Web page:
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Clarity™ digital PCR system: a novel platform for absolute quantification of nucleic acids

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In recent years, digital polymerase chain reaction (dPCR) has gained recognition in biomedical research as it provides a platform for precise and accurate quantification of nucleic acids without the need for a standard curve. However, this technology has not yet been widely adopted as compared to real-time quantitative PCR due to its more cumbersome workflow arising from the need to sub-divide a PCR sample into a large number of smaller partitions prior to thermal cycling to achieve zero or at least one copy of the target RNA/DNA per partition. A recently launched platform, the Clarity™ system from JN Medsys, simplifies dPCR workflow through the use of a novel chip-in-a-tube technology for sample partitioning. In this study, the performance of Clarity™ was evaluated through quantification of the single-copy human RNase P gene. The system demonstrated high precision and accuracy and also excellent linearity across a range of over 4 orders of magnitude for the absolute quantification of the target gene. Moreover, consistent DNA copy measurements were also attained using a panel of different probe- and dye-based master mixes, demonstrating the system’s compatibility with commercial master mixes. The Clarity™ was then compared to the QX100™ droplet dPCR system from Bio-Rad using a set of DNA reference materials, and the copy number concentrations derived from both systems were found to be closely associated. Collectively, the results showed that Clarity™ is a reliable, robust and flexible platform for next-generation genetic analysis.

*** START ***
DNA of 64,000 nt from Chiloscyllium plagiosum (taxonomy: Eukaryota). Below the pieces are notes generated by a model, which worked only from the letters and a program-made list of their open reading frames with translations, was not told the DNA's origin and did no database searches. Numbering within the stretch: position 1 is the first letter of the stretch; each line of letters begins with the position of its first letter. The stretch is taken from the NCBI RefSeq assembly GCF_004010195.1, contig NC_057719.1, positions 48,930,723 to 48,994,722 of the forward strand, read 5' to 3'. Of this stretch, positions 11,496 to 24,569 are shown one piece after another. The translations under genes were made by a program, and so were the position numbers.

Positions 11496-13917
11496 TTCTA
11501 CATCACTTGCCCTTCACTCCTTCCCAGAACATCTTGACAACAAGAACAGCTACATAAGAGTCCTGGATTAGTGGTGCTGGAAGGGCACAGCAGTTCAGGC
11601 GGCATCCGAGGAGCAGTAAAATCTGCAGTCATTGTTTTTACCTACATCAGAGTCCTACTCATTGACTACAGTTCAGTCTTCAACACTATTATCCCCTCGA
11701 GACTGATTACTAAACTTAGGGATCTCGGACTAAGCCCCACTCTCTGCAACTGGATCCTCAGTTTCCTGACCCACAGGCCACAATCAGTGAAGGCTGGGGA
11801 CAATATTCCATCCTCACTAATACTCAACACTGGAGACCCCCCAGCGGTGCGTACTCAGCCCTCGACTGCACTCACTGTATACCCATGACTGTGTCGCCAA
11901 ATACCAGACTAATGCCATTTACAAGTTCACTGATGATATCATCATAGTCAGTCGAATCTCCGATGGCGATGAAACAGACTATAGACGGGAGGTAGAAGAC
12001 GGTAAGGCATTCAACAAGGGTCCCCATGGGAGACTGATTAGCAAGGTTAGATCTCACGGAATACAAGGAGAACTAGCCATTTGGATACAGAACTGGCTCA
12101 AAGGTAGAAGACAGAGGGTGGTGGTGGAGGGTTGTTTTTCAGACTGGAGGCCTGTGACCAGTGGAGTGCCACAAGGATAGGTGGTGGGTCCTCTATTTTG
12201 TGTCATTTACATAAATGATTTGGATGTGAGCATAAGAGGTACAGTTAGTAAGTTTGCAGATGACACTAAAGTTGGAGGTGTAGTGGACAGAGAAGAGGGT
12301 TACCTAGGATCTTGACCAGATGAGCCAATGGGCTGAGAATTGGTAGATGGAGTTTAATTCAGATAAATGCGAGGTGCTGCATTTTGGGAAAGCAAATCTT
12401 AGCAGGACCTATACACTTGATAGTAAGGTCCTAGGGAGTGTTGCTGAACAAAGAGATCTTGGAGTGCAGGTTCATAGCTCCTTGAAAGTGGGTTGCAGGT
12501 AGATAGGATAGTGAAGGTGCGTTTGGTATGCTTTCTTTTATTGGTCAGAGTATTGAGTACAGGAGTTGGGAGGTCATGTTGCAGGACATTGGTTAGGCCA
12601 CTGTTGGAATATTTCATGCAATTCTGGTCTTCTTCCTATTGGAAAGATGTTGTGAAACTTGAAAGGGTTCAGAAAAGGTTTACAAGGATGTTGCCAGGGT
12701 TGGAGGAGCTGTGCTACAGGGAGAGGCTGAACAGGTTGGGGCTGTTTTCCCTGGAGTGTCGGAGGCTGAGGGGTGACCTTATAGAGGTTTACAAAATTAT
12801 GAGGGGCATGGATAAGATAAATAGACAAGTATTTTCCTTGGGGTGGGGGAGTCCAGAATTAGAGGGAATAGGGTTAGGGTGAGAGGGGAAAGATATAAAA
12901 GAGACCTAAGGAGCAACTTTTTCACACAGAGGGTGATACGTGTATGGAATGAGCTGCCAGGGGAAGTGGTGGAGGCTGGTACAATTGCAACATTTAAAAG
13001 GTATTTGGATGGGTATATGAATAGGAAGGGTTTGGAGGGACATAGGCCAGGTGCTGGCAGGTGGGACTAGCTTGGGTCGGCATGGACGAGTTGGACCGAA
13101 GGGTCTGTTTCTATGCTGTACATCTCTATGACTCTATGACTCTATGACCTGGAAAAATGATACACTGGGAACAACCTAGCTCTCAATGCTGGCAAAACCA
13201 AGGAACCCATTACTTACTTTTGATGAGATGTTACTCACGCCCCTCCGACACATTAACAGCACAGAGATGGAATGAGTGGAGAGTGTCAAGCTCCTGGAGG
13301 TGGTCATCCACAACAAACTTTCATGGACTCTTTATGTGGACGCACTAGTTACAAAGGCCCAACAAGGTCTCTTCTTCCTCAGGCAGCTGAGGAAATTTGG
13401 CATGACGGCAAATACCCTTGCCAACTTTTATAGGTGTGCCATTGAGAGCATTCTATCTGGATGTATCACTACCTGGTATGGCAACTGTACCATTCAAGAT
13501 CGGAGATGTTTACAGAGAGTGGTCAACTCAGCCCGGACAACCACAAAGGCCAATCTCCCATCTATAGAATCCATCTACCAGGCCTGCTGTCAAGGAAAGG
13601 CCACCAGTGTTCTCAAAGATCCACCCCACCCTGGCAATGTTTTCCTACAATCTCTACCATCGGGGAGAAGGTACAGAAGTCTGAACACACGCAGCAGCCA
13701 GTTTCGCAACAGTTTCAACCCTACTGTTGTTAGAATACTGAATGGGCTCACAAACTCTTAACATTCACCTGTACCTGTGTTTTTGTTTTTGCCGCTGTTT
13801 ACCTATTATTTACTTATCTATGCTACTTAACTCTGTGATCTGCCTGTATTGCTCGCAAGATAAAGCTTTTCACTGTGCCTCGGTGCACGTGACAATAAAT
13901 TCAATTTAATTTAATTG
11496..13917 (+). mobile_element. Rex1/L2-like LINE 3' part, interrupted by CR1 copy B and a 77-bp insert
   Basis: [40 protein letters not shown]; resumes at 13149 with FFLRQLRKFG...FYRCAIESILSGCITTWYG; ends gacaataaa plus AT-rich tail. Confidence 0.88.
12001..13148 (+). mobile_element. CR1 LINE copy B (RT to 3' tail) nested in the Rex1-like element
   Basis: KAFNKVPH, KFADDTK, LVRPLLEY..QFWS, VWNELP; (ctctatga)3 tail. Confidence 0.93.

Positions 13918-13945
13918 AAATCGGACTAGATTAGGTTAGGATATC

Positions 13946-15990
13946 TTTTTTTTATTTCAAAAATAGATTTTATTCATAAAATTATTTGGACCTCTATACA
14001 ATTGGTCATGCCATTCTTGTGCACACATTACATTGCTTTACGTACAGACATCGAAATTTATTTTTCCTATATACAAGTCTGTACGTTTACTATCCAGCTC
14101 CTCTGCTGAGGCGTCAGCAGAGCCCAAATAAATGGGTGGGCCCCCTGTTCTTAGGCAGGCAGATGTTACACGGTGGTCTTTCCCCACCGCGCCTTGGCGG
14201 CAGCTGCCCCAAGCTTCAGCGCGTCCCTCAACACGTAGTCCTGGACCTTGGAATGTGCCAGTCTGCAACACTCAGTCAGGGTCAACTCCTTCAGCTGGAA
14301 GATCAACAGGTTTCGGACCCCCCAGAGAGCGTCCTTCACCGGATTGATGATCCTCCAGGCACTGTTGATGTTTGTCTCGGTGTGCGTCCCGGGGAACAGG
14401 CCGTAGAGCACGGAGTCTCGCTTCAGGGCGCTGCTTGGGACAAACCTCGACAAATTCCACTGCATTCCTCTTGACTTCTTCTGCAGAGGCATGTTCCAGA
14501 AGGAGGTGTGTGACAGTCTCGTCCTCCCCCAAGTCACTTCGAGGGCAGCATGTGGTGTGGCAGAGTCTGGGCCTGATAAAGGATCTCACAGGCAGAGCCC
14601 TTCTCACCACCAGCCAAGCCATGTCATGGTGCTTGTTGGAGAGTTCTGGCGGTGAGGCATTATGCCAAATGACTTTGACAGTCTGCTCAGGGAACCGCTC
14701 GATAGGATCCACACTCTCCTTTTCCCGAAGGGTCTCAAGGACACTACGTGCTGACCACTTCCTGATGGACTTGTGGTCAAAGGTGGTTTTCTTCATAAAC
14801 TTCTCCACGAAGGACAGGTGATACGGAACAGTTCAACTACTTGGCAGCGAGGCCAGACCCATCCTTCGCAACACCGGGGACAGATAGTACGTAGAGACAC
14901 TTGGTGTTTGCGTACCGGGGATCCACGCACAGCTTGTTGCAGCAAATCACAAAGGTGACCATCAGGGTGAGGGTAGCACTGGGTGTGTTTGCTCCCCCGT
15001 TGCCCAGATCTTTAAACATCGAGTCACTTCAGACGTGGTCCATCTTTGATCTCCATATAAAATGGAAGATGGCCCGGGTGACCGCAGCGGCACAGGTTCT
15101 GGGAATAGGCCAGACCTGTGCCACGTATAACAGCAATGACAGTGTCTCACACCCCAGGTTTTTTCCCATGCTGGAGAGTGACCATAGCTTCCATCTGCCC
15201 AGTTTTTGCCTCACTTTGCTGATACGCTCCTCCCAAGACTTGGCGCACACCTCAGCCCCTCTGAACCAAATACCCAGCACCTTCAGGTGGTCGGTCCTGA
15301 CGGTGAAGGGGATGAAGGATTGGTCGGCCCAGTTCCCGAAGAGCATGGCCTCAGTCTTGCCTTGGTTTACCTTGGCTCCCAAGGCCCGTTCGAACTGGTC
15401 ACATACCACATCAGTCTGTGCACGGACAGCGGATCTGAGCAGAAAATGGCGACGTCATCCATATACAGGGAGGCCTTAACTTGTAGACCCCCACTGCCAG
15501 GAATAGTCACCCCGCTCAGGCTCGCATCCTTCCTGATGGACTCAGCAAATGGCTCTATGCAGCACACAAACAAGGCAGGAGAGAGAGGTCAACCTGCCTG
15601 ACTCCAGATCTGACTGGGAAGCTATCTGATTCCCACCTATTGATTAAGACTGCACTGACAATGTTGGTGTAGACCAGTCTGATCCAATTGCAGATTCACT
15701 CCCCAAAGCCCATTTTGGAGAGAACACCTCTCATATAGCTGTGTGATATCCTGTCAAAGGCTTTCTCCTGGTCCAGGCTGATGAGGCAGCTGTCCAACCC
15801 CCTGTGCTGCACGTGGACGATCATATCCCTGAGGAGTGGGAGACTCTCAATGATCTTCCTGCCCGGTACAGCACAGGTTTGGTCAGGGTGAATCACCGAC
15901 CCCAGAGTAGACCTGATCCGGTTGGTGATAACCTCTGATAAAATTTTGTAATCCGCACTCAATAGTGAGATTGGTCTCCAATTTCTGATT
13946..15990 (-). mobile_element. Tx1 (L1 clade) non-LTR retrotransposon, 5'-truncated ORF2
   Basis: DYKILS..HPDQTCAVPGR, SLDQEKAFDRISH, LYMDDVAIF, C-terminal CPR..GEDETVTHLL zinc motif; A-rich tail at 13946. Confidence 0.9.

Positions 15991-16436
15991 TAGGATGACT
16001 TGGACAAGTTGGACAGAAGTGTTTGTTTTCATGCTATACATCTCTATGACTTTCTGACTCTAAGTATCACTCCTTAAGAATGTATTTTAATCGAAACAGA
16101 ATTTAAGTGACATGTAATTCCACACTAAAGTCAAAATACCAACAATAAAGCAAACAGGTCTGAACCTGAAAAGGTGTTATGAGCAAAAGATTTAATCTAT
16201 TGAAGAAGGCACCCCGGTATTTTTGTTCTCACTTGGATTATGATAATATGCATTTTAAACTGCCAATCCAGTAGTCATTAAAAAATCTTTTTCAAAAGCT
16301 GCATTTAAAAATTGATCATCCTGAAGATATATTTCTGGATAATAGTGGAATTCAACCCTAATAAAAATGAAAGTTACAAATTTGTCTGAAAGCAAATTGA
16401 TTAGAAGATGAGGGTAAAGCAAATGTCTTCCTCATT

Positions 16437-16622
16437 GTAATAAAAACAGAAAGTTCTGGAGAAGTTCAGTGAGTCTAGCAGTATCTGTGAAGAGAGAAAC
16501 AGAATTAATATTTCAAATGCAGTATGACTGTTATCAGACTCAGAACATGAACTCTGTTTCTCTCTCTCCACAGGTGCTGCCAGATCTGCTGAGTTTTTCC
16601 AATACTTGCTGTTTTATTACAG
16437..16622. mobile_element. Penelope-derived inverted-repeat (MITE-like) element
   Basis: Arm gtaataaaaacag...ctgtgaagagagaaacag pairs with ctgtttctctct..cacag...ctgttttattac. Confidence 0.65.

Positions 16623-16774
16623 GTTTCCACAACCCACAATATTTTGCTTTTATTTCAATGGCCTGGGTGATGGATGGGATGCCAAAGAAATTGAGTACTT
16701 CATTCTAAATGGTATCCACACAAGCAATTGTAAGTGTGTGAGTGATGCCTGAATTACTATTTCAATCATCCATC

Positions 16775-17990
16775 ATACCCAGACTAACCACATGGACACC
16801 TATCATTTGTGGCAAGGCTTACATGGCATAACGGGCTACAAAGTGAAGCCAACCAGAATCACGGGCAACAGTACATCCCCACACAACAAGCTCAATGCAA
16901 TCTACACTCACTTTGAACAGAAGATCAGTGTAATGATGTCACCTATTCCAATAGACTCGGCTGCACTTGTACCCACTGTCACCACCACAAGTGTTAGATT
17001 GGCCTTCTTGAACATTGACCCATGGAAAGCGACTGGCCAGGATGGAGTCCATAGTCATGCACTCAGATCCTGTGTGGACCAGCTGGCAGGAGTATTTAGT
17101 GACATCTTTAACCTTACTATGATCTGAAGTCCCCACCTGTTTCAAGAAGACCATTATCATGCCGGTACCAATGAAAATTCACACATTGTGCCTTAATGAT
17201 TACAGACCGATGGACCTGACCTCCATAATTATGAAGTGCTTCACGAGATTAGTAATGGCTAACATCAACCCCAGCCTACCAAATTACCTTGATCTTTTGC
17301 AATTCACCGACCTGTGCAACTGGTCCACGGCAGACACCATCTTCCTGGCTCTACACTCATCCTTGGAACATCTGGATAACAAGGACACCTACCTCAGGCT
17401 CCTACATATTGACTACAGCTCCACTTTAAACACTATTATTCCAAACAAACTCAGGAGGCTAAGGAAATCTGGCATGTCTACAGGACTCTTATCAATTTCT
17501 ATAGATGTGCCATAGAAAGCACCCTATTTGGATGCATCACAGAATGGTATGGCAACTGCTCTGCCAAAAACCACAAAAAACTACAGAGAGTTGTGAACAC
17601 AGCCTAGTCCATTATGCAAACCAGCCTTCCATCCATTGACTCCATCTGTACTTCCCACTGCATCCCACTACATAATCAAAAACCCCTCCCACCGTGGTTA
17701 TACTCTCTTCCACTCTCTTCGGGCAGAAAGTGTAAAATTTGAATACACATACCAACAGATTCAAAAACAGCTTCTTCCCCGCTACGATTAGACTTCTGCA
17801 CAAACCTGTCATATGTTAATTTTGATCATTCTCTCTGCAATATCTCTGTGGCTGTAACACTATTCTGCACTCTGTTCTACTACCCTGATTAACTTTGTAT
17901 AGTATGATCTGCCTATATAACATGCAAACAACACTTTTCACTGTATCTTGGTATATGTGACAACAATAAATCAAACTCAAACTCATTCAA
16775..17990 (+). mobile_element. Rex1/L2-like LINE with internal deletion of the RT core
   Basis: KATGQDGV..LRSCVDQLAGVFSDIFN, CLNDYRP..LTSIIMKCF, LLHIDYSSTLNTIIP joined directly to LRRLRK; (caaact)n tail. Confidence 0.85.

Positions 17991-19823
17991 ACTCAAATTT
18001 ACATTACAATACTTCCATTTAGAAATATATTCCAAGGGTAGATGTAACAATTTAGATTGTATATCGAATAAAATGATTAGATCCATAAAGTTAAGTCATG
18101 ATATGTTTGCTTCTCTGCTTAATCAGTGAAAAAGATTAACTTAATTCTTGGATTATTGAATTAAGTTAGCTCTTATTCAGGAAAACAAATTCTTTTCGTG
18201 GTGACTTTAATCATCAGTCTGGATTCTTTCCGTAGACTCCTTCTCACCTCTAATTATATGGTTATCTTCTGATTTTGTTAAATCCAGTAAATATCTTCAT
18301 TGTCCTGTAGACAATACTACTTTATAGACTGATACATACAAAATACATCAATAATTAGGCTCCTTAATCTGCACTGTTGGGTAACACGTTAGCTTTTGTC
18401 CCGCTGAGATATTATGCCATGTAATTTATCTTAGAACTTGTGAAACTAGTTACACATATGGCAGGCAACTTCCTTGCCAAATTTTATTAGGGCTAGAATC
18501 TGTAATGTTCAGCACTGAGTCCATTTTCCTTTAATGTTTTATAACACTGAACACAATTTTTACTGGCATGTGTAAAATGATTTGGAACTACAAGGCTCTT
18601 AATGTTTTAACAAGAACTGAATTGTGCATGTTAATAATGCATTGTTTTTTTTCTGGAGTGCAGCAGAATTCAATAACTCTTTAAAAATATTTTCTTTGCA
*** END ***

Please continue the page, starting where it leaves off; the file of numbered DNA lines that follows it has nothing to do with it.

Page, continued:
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This project is financially supported by the Singapore Polytechnic and the Singapore Totalisator Board (GL Account Code: 11-27801-45-2815)

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Correspondence to Eng-Lee Tan.

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This article does not contain any research with human participants or animals.

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Low, H., Chan, SJ., Soo, GH. et al. Clarity™ digital PCR system: a novel platform for absolute quantification of nucleic acids. Anal Bioanal Chem 409, 1869–1875 (2017).

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